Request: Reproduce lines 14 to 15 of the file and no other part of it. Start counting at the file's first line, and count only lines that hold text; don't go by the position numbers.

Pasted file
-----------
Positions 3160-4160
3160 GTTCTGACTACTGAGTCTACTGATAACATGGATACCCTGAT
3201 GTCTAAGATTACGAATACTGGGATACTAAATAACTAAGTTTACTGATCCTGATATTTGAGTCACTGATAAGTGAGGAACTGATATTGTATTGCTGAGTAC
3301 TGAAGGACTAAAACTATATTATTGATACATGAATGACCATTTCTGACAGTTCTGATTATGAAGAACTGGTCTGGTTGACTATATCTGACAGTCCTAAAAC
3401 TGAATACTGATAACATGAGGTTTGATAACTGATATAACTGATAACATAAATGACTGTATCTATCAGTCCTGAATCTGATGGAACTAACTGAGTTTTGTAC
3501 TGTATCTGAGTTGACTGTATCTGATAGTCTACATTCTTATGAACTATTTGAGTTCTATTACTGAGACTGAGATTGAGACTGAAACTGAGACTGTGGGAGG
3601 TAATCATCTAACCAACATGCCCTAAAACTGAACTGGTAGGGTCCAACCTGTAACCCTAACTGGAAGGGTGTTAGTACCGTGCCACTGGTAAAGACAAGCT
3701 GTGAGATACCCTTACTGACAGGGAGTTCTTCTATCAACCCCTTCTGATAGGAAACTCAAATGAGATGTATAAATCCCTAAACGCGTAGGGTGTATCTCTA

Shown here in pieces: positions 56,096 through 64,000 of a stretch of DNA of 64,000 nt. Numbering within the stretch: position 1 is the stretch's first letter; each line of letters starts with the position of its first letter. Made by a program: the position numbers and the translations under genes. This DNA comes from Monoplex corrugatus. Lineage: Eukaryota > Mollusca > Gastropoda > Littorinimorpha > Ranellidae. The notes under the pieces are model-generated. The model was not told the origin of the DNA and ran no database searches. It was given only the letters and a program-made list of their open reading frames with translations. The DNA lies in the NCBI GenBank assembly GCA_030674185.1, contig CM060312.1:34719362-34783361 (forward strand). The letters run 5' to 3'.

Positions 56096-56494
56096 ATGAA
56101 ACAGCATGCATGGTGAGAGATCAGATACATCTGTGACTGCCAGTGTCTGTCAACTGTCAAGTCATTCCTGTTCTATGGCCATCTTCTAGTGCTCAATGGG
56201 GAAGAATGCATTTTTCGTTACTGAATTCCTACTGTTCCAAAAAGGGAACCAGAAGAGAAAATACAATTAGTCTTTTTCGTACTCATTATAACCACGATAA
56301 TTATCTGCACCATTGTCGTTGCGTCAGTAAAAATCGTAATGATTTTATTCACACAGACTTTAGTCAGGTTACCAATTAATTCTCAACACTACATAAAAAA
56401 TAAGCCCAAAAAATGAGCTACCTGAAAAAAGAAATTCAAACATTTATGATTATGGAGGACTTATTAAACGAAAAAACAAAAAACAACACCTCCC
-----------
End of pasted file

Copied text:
56301 TTATCTGCACCATTGTCGTTGCGTCAGTAAAAATCGTAATGATTTTATTCACACAGACTTTAGTCAGGTTACCAATTAATTCTCAACACTACATAAAAAA
56401 TAAGCCCAAAAAATGAGCTACCTGAAAAAAGAAATTCAAACATTTATGATTATGGAGGACTTATTAAACGAAAAAACAAAAAACAACACCTCCC